“Young men expressing themselves for joy of winning. You don’t do this thing in professional hockey. What are these guys? Jerks or something?”
“I know what I’m talking about. You never do anything like that. They’re still not drawing. They’re a bunch of jerks as far as I’m concerned. Imagine Justin Williams doing stuff like that.”
Don Cherry is known for his colorful suits that he wears every Saturday during Hockey Night in Canada’s “Coach’s Corner” segment. Who knew he’d be the inspiration for one of the best-selling fashion designs in the state of North Carolina?
Taking to his pulpit on February 16, Cherry railed against the Carolina Hurricanes’ post-win celebrations, also known as the “Storm Surge.” The brainchild of team captain Justin Williams, they were quickly embraced by Hurricanes fans and around the hockey world.
“Listen, things are changing,” Williams told NBC last week. “This isn’t a historic hockey market, it’s relatively fresh. We obviously won a Stanley Cup here, but it’s relatively fresh. This team got here in 1997. It’s not like the Toronto Maple Leafs or the Montreal Canadians or the Boston Bruins, an ‘Original Six’ who had decades and decades of hockey history.”
Following Cherry’s yelling at clouds, the Hurricanes acted fast and teamed up with BreakingT to create the “Bunch of Jerks” t-shirts, which sold well and sold out fast. The team store inside PNC Arena is constantly running out of inventory. (An update to the shirts was made after Cherry doubled-down on his criticism by labeling the fan base as “front running.”)
They weren’t popular just with fans, though.
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Curtis McElhinney’s dad ordered a handful and shipped some to his son. Warren Foegele’s friends back home in Markham, Ontario hit him up asking if he could get them a few.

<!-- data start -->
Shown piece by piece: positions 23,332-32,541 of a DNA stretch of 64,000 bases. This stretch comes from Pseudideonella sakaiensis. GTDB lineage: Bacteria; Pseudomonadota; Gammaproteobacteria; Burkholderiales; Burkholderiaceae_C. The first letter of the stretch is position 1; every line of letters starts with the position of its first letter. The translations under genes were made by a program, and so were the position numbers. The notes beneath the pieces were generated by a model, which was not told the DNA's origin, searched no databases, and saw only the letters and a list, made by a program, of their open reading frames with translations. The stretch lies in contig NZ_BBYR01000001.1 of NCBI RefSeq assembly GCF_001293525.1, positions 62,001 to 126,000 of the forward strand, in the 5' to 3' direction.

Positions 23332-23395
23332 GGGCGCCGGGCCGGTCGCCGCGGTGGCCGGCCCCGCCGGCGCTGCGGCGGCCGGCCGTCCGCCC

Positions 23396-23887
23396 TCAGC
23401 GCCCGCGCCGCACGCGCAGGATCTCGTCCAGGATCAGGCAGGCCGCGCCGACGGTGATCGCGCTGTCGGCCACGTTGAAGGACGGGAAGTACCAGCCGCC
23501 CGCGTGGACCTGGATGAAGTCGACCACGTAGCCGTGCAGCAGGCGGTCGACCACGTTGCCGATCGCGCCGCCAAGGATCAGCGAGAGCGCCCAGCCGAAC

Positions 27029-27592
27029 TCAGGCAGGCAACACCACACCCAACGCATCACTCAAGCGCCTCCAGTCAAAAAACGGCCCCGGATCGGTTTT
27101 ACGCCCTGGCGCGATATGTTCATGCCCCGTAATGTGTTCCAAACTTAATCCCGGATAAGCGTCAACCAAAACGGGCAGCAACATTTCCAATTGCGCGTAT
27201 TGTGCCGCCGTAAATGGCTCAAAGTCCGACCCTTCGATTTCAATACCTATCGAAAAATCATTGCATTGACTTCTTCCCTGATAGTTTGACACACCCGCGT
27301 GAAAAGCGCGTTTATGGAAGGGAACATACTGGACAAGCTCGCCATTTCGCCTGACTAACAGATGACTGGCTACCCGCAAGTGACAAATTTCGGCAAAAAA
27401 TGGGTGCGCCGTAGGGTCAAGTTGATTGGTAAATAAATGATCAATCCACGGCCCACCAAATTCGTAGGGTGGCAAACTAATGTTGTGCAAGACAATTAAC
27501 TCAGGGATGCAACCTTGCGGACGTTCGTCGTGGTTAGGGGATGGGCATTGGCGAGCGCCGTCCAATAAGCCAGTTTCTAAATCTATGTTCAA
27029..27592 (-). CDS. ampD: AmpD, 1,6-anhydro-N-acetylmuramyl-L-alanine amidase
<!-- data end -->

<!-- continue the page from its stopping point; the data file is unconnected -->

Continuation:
The Hurricanes embracing the “jerks” really blew up the entire “controversy” and emboldened the team and fan base even further.
“I think what I love about it is it could have went a different way when you get criticized for what you’re doing,” said Hurricanes head coach Rod Brind’Amour. “But the guys, they didn’t. They took it and they ran with it in a positive light and the fans took it and ran with it in a positive light.
“It’s not about everyone else, it’s about our team, it’s about our community, it’s about our fans and we’ve enjoyed this year. That ‘little bunch of jerks,’ whatever you want to call it, has kind of brought us together in a way that’s unified the fans and the players even that much more, which was already a pretty strong bond.”
As the Hurricanes pursued their first playoff berth since 2009, the extracurricular activity excited a fan base that had been patiently waiting for turnaround and helped create a new legion of supporters in the process.
“You know, I think we’ve been kind of irrelevant for a while here in Carolina and that was kind of one way to maybe boost some people in the stands, and obviously get people to think of us of a team that was playing really good hockey throughout the season,” said forward Jordan Staal.
The excitement isn’t contained to solely inside PNC Arena. Dougie Hamilton has noticed he’s been recognized more at dinner or out on the street this season. There’s been a buzz around Raleigh this season as the Hurricanes made their march to the Stanley Cup Playoffs and then knocked out the defending champion Washington Capitals in seven games in Round 1.
From the night Cherry entered “bunch of jerks” into the lexicon to the end of the regular season, the Hurricanes were tied for the third-most points (33) in the NHL with a 16-7-1 record. They could have hit back at the longtime commentator, but instead, as they’ve done all season long, they leaned into the negativity and embraced it.
“I don’t want an apology,” Hurricanes owner Tom Dundon said in February via the News and Observer. “He can say what he wants to say. I should thank him. It was good for us.”
Game 3 of Hurricanes-Bruins is Tuesday night at 8 p.m. ET on NBCSN (Watch the live stream here).
Sean Leahy is a writer for Pro Hockey Talk on NBC Sports. Drop him a line at firstname.lastname@example.org or follow him on Twitter @Sean_Leahy.